After promising in both the first part and then second part of this topic, here is my mea culpa as to why I have so few women writers on my site. Many years ago, soon after it came out, I read Gail Godwin‘s A Mother and Two Daughters. The book, at least in the United States, had done very well both critically and commercially. A couple of women friends said that I had absolutely had to read it and, being aware that I had not read enough women writers (though not suspecting that I would be doing a website and blog on literary matters), I did read it. It really did not work for me. In fact, to be quite honest, I hated it. I tried to read Elizabeth Taylor (the British writer not the British actress. You didn’t know that the actress was British? Born in Hampstead Garden Suburb, kept British citizenship all her life.) The Guardian, in the link, may call her brilliant. Loved the actress, found the novelist, well, boring. Barbara Pym? Same thing. I just did not get it.
When I started doing my website, I made a (very long) list of the writers I wanted to include, many of whom I had already read, many whom I had not. Though I never bothered checking, it is clear, with hindsight that the majority were men. This was not a conscious decision but just that the writers I thought most interesting were mainly men. No Godwin, no Taylor, no Pym, no chicklit. Since then, of course, I have added many, many writers to the list. I do now make something of conscious effort to seek out women writers but still find that most of the writers I want to read are men. This is partially for the reason explained in the previous post , namely that most canonical novelists do tend to be men (rightly or wrongly and, yes, I know, the canon is mainly set by men). As I also showed in my previous post this (unconscious) bias is also shared by women bloggers. Quick anecdote. We had a visit from a woman friend who works for a publisher. She complained that I had too few women writers on my site and said she would send me a list of women writers I should read. She sent the name of just one writer – a man.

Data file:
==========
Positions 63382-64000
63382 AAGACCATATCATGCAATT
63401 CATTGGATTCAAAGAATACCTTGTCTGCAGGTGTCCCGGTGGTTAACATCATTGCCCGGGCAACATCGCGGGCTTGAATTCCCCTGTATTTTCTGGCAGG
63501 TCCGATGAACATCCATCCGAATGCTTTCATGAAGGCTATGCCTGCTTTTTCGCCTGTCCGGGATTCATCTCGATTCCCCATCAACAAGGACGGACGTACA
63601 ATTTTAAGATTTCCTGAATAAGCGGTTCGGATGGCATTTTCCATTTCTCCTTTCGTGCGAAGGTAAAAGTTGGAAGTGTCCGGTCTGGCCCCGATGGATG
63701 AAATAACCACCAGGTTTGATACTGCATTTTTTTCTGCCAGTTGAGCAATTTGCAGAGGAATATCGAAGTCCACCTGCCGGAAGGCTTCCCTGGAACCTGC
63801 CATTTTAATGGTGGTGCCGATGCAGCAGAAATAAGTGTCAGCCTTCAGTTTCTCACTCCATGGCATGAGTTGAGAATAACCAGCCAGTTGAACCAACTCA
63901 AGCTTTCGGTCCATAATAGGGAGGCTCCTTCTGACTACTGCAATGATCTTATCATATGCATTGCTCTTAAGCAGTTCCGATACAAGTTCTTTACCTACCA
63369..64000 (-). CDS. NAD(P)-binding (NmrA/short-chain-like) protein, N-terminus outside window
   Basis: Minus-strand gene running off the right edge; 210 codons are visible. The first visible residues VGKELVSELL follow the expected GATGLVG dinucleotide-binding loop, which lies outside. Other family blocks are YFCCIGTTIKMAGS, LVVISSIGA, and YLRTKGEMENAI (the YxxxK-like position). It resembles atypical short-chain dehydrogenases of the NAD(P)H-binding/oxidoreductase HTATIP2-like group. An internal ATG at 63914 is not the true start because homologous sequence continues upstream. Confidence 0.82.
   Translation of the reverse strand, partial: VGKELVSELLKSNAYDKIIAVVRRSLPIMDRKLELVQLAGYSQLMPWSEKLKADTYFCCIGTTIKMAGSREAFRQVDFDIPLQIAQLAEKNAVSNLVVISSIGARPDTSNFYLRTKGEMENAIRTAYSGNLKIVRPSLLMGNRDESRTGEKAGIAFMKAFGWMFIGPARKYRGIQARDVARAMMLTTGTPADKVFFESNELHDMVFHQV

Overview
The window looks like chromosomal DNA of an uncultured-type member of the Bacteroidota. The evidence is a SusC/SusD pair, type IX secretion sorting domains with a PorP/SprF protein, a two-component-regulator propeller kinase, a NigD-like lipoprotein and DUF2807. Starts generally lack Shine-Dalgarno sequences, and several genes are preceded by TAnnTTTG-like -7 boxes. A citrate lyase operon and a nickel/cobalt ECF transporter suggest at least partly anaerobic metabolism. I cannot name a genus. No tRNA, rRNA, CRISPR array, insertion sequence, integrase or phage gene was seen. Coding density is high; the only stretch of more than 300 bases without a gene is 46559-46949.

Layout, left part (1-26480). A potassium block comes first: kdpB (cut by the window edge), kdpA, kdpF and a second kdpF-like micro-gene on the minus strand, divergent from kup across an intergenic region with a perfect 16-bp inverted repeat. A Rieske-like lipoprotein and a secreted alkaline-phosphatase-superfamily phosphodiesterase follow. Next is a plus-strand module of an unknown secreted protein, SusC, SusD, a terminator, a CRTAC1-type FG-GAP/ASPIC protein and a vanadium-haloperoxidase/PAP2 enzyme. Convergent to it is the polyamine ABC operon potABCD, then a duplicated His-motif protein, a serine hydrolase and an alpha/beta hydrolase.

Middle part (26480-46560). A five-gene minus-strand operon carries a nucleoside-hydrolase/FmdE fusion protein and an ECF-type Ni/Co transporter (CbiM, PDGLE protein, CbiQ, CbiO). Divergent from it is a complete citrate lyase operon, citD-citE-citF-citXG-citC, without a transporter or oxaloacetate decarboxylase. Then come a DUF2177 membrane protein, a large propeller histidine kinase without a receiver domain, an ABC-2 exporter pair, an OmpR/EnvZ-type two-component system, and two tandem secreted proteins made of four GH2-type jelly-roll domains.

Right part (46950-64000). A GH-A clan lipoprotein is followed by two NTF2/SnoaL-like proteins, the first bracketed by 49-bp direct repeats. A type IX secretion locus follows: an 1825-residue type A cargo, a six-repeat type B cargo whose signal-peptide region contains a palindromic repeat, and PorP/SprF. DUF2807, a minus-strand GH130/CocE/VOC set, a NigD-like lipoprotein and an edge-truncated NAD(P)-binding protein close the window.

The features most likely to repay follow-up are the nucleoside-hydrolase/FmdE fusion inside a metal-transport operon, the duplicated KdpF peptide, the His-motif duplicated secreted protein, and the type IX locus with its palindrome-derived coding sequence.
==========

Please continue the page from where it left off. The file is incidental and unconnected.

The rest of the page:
When I became aware of my failings here, I tried to expiate my sins by having a women writers page on my site, with direct links to the women writers on my site. Setting up the links for this site helped me to find out about other women writers that I was not aware of. I have created a list of the best novels written by women on my site. There are some very fine works there and, I hope, some that not everyone is familiar with and that people coming to my site might be tempted to try and read (sadly a few are not available in English). However, knowing how infrequently I add a new name to the list of women writers on my site only brings home to me how few women writers there are on the site.
I spend a certain amount of time seeking out interesting new writers, mainly though not exclusively from other websites. I do try and to find interesting women writers on these sites and certainly I sometimes succeed. But I am not going to continue apologising for failing to do so. So there is no doubt that the ratio of men to women writers on this site will remain about the same. Quality is a highly subjective matter but, for me, many of the most interesting writers are male and while I will continue to read and enjoy women writers and will continue to post women’s novels on this site, men will predominate.